French voters have overwhelmingly rejected the European Union's proposed constitution in a key referendum.
The "No" camp on both the right and the left is jubilant
Almost 55% of people voted "No", with 45% in favour. Turnout was high, at about 70%.
The vote could deal a fatal blow to the EU constitution, which needs to be ratified by all 25 member states.
President Jacques Chirac accepted the voters' "sovereign decision", but said it created "a difficult context for the defence of our interests in Europe".
The French leader had campaigned hard for a "Yes" vote.
The BBC's Caroline Wyatt in Paris says the rejection by one of the EU's founding members is a political earthquake, sending reverberations right across Europe.
Winners and losers
European Commission President Jose Manuel Barroso described the French rejection as "a very serious problem," but insisted: "We cannot say that the treaty is dead."
But the BBC's world affairs analyst Paul Reynolds says there is no Plan B for the EU and no clear way forward, with moves towards further integration now in doubt.
In his televised address, Mr Chirac said voters had registered their frustrations.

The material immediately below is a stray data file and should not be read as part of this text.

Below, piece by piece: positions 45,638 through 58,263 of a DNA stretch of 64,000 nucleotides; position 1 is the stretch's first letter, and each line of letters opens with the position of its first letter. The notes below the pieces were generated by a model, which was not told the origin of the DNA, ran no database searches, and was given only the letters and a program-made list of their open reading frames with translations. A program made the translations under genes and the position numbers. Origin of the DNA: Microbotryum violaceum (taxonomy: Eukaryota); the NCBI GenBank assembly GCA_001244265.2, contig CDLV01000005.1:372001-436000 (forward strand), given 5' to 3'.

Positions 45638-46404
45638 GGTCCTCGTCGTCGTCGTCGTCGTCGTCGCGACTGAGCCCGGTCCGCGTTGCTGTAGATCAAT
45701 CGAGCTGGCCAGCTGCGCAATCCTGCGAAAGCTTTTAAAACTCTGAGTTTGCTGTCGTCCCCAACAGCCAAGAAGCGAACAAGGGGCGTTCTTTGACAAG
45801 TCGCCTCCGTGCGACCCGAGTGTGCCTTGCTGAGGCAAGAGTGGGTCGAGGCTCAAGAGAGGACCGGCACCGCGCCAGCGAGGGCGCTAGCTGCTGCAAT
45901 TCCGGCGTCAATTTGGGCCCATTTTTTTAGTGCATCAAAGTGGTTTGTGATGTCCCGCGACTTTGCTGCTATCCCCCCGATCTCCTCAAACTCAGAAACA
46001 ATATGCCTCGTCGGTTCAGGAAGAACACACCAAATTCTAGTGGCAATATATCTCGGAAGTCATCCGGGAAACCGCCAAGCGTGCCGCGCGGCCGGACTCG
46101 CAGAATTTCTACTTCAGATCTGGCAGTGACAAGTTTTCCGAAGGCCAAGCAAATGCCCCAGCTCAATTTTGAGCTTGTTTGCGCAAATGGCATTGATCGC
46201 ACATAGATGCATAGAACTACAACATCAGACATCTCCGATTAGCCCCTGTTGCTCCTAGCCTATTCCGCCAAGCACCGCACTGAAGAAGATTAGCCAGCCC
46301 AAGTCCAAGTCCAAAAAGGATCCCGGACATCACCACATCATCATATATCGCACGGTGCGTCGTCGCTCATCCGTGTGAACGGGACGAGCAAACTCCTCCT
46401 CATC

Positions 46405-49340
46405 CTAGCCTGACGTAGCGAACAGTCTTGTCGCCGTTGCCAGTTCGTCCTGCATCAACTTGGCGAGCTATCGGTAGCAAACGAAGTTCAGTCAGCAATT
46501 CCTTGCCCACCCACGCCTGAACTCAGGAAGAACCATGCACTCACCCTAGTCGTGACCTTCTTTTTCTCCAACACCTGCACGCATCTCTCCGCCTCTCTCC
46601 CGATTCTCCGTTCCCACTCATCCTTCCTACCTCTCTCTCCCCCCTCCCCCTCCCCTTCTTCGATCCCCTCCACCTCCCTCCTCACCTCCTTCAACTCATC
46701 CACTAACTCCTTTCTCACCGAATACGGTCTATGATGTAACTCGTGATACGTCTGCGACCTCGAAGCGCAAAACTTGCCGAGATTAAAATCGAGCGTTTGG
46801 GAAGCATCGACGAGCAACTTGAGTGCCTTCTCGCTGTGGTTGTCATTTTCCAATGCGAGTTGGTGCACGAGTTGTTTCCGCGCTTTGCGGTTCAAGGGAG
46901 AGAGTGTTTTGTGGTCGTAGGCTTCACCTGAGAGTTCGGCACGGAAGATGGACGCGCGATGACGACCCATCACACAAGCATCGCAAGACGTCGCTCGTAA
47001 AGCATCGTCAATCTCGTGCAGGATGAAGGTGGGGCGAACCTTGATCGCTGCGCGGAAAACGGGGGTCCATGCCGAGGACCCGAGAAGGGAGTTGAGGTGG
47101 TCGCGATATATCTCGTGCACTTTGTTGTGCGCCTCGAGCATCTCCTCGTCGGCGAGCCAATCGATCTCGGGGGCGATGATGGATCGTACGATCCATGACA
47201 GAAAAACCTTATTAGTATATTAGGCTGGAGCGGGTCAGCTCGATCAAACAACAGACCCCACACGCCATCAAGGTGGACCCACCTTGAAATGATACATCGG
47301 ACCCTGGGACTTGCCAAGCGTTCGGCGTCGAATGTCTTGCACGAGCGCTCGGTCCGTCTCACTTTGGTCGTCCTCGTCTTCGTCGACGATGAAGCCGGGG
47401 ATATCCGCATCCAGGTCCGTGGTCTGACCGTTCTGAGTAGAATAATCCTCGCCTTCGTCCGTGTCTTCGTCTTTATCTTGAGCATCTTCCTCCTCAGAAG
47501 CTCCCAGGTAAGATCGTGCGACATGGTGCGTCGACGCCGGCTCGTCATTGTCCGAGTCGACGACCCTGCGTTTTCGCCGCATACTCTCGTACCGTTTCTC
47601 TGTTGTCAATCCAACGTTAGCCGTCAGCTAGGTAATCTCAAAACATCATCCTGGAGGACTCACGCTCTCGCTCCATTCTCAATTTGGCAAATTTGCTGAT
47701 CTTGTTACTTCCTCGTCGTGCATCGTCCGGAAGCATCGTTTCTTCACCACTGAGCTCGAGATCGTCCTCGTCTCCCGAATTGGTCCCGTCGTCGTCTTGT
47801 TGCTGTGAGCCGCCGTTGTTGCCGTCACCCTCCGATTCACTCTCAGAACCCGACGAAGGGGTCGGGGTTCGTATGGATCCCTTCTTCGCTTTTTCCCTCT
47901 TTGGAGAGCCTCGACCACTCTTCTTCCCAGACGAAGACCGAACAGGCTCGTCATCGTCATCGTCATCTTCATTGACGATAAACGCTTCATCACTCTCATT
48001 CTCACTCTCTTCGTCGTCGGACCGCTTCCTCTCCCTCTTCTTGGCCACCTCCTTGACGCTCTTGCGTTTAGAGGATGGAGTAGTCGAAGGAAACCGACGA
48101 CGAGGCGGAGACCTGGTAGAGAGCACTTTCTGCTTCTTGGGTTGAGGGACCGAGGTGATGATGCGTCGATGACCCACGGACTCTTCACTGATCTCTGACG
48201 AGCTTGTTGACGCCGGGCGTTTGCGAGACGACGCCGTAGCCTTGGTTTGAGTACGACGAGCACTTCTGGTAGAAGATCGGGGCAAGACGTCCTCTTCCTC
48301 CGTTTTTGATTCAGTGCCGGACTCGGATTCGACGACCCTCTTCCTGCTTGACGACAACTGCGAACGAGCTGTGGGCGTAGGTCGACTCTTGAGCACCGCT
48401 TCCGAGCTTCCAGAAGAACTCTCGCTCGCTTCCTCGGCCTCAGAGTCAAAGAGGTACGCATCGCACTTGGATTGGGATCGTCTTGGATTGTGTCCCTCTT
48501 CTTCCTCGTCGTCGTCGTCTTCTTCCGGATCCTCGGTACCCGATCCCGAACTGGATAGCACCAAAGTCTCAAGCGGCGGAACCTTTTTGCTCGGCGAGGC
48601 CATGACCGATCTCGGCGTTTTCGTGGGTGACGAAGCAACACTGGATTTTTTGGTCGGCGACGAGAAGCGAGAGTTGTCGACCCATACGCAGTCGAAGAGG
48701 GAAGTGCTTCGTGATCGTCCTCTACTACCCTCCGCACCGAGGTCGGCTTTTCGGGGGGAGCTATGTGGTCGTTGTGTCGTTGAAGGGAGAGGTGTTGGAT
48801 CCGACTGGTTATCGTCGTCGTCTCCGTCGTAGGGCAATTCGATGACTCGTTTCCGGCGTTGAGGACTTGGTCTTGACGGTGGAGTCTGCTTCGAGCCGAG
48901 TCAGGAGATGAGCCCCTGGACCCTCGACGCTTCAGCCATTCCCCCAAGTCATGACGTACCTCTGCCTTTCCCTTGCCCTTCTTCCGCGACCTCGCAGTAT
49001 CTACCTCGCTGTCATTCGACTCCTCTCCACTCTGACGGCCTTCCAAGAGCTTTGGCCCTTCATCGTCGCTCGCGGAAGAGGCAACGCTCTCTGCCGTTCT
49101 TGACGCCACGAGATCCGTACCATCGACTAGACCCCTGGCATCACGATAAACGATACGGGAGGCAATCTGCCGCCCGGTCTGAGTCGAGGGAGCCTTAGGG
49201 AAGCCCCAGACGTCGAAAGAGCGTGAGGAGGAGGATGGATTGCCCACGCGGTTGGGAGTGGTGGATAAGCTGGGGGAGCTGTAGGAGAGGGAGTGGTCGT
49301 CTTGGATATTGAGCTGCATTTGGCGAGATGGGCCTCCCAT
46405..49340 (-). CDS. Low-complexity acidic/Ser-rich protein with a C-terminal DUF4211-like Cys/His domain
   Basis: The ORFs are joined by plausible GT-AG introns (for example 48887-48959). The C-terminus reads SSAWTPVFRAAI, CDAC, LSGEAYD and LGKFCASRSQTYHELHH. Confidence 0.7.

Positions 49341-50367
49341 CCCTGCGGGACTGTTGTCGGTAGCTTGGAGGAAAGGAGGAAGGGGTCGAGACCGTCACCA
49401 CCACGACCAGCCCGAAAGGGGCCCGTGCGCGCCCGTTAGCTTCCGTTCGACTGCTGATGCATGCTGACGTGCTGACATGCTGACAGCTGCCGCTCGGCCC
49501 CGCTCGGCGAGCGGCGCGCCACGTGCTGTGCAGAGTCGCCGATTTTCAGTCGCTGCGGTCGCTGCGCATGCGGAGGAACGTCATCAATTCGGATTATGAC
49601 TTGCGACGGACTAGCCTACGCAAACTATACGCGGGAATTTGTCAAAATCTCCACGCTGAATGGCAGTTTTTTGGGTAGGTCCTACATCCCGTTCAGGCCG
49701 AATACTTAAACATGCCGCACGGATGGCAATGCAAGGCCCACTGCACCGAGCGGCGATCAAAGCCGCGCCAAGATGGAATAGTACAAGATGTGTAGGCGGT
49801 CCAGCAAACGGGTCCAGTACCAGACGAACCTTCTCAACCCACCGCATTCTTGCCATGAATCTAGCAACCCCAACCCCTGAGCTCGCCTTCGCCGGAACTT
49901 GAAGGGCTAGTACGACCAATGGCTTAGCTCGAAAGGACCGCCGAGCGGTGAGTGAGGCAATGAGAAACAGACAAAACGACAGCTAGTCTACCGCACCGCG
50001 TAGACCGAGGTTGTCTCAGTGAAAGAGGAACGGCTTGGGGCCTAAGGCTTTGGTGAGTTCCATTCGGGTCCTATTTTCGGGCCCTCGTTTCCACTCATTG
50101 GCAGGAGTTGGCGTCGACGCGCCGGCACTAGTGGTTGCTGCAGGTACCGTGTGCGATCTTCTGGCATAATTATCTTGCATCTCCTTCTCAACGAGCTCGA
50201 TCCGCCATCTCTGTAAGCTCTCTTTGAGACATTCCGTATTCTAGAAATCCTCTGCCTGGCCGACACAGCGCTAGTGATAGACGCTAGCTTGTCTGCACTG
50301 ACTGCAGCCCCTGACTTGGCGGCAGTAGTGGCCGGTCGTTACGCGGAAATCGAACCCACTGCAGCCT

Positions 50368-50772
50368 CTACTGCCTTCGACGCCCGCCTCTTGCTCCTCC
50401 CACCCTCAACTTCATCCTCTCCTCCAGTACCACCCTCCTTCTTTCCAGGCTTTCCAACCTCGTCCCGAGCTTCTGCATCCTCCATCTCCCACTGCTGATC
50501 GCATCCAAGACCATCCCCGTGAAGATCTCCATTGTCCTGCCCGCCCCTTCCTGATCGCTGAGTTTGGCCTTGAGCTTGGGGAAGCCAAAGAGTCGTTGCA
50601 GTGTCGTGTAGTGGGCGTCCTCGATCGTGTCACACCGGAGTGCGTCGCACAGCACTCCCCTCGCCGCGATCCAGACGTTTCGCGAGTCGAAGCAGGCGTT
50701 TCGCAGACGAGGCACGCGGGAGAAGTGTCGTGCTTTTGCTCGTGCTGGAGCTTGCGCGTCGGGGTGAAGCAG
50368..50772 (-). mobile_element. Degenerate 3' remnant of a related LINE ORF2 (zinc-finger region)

He said he would take a decision on the future of his centre-right government "in the coming days", hinting at a possible reshuffle.
Late on Sunday jubilant "No" supporters gathered at the Place de la Bastille in Paris - where the French Revolution began - chanting "we won" and sounding horns.
Those who rejected the treaty came from across the political spectrum, including Communists, dissident socialists and right-wing parties.
One of the leading right-wing opponents of the treaty, Philippe de Villiers, said: "Europe has to be rebuilt. The constitution is no more."
He urged Mr Chirac either to stand down or dissolve parliament.
The leader of opposition Socialist party Francois Hollande, from the "Yes" campaign, voiced "regret" over the result, but blamed Prime Minister Jean-Pierre Raffarin.
"The rejection of this treaty is above all the rejection of the government," he said.
Foreign Minister Michel Barnier said the vote was a "real disappointment" - but urged other EU countries to go ahead with their own votes.
ALREADY RATIFIED TREATY
Member states can ratify the document through a referendum or by parliamentary vote. So far nine countries have formally endorsed it.
Eight national referendums are still to come, including one in the Netherlands on Wednesday, where the "No" side is leading the opinion polls.
Prime Minister Jan Peter Balkenende called on his fellow Dutch to approve the treaty despite France's rejection.
"There is all the more reason to say 'Yes' so that some progress can be recorded," he said.
In the UK, Foreign Secretary Jack Straw said the result raised "profound questions" about the direction of Europe.
The constitution was finalised last year after long negotiations among EU governments.
Its aim is to streamline EU institutions following the admission of 10 new members last year.